John: Technology is not something I’ve thought enough about, but it’s fundamental to discussions of the nonhuman. Technology has been so key to delineating the human, as in the notion that only humans use tools. That’s not only been disproved but is now coming into focus as a key means of developing cross-species comparisons about causal cognition. (For more information, see this important new research article, “Modifications to the Aesop’s Fable Paradigm Change New Caledonian Crow Performances” from the July 2014 issue of Public Library of Science.) More to the point, technology seems to name a fault line in figuring the nonhuman, between life forms and the various instruments that increasingly gauge and record human activities—organic and inorganic, if you will. But a counterpoint is to see model organisms in the lab as specific technologies. Much of multispecies labor in the labs involves calibrating one species with another (maize with Arabidopsis, then with mice and finally humans). Even more fundamentally, the research on maize that I’m following is intensely technologically mediated (high-throughput genetic analysis), but it also relies upon very old technologies of planting crops—“gardening,” as one of my informants characterized his work with maize in the fields. All this gets us back to culture, again, through rethinking/revisiting/reworking cultivation.
Jenny: On Aesop’s Anthropology, one of the concepts that you develop is that of the fable. You note that classical fables may invited criticism for projecting human morals onto animals, but that they also “present both the possibility and problem of how we might listen to and learn from other species.” You also use the concept of the fable to link up seemingly unrelated domains of culture—like folktales and contemporary biological terms–in compelling ways. In your post on “Model Organisms,” for example, you refer to model organisms as “species that serve as fables of naturalism” because they have an individual quality that can be construed as typical and used as analogues for other species who share that quality. It seems that, even as we might criticize fables as a space for the projection of morals onto other species, that notion of the “moral imagination”—once an object of much anthropological attention–is key to the concept of the fable. Can you expand upon this possibility here? How might notions of morality figure into a multispecies approach?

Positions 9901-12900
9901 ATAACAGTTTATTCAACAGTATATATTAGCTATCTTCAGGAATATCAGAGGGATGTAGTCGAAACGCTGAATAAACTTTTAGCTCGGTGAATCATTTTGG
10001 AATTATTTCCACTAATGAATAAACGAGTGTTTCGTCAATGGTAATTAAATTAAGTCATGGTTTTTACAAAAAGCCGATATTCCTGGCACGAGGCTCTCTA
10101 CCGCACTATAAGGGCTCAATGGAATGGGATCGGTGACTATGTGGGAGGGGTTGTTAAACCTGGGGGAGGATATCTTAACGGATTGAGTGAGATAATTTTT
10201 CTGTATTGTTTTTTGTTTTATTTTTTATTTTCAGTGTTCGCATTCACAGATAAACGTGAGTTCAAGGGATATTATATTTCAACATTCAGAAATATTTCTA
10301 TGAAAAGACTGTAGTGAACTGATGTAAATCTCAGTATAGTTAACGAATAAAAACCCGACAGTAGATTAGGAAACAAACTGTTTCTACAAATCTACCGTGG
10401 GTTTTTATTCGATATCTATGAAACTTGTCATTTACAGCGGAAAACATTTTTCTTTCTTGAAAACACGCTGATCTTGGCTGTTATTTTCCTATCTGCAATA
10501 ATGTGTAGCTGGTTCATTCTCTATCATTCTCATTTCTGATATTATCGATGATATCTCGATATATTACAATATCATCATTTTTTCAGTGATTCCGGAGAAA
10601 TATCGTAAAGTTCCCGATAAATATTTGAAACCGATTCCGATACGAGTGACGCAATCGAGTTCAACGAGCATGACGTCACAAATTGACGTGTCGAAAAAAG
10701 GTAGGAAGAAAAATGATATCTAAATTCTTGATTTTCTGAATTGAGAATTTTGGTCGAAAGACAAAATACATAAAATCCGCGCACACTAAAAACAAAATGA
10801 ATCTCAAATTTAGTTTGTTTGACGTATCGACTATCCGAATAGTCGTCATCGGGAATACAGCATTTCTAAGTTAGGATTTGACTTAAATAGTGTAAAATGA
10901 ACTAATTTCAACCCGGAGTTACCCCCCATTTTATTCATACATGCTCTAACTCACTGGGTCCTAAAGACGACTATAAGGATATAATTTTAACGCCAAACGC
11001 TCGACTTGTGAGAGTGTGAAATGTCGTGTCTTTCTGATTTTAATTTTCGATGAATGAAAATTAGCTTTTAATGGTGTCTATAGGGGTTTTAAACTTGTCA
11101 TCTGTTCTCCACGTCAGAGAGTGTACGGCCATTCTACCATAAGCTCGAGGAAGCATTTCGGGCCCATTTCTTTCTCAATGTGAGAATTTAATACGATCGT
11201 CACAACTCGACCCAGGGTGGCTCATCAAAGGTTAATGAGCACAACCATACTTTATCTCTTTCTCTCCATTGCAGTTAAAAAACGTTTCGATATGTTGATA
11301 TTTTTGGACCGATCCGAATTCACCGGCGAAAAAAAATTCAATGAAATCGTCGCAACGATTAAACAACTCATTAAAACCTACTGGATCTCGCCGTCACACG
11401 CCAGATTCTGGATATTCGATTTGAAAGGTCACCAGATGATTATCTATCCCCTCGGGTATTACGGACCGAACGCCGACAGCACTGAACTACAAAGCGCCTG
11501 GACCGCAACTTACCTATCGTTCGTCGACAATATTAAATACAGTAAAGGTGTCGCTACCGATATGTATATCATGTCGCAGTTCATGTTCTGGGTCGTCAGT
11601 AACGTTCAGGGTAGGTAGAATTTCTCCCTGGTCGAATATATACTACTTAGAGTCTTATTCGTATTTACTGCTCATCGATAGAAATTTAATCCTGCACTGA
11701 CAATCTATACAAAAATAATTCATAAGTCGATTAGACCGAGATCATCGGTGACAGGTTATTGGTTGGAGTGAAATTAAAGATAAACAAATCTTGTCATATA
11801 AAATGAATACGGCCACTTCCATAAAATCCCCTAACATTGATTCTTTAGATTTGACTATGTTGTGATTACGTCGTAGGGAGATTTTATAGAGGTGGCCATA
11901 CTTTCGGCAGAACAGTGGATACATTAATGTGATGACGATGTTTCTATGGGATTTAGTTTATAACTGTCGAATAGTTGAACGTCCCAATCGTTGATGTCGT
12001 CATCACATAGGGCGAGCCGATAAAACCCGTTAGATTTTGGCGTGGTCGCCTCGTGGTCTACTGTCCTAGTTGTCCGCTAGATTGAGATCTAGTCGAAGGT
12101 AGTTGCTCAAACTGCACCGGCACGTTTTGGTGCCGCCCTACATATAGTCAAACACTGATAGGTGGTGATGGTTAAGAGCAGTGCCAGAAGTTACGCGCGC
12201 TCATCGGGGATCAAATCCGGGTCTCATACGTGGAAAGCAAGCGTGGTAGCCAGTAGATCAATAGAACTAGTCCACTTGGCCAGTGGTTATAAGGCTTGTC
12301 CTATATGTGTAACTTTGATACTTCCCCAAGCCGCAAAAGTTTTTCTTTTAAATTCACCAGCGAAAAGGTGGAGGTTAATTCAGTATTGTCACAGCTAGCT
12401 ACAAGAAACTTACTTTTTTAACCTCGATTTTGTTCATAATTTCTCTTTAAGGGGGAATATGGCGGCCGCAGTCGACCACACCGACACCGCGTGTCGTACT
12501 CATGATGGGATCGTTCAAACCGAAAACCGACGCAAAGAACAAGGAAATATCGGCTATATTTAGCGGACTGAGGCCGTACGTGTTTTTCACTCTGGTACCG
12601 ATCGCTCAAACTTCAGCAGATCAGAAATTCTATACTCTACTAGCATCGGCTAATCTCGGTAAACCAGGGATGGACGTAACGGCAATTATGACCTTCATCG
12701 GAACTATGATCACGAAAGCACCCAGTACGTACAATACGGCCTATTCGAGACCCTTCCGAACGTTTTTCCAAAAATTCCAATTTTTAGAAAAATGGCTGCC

John: This is largely a question (and a fraught one at that) about representation, and so, too, about cultural analysis. The self-reflexive turn in anthropology posited that all of our cultural accounts were morally charged stories about otherness. This is updated for nonhumans with Michael Marder’s work, Plant Thinking; he basically replicates the critique of Orientalism with plants as our Other. I find it very reductive. With fables, you cannot escape this fact, which is useful. But there are ways of proceeding here that are less fraught. I draw a contrast with efforts to project personhood onto nonhumans. The “person” is exactly a morally loaded concept, with expectation of rights, obligations, etc. But the “self” is not—all life forms have one; it’s basic homeostasis. I use the example of “selfing” maize plants—again, a very old, very simple technology. What I hope to end up with is a mode of cultural analysis that is attentive to these representational dynamics (particularly among geneticists who talk about “root architecture,” for instance) and yet that formulates depictions of nonhumans that are not reducible to “morally charged” stories that are “really” just about us humans.
Jenny: Much of your writing hearkens back to what anthropologists might refer to as “canonical” social scientific approaches, and in so doing, this writing demonstrates these frameworks’ continued capacity to illuminate emergent ethnographic objects. The concept of fables mentioned above, for example, recalls Max Weber’s notion of the ideal-type, as well as Clifford Geertz’s famous piece on the Balinese cockfight, where the cockfight is a story people tell themselves about themselves. Are there any additional aspects of classical theory and method that you find particularly illuminating to multispecies ethnography, and to the anthropology of science and technology? Are there any ways in which these emerging literatures push back on classical approaches that you find particularly provocative?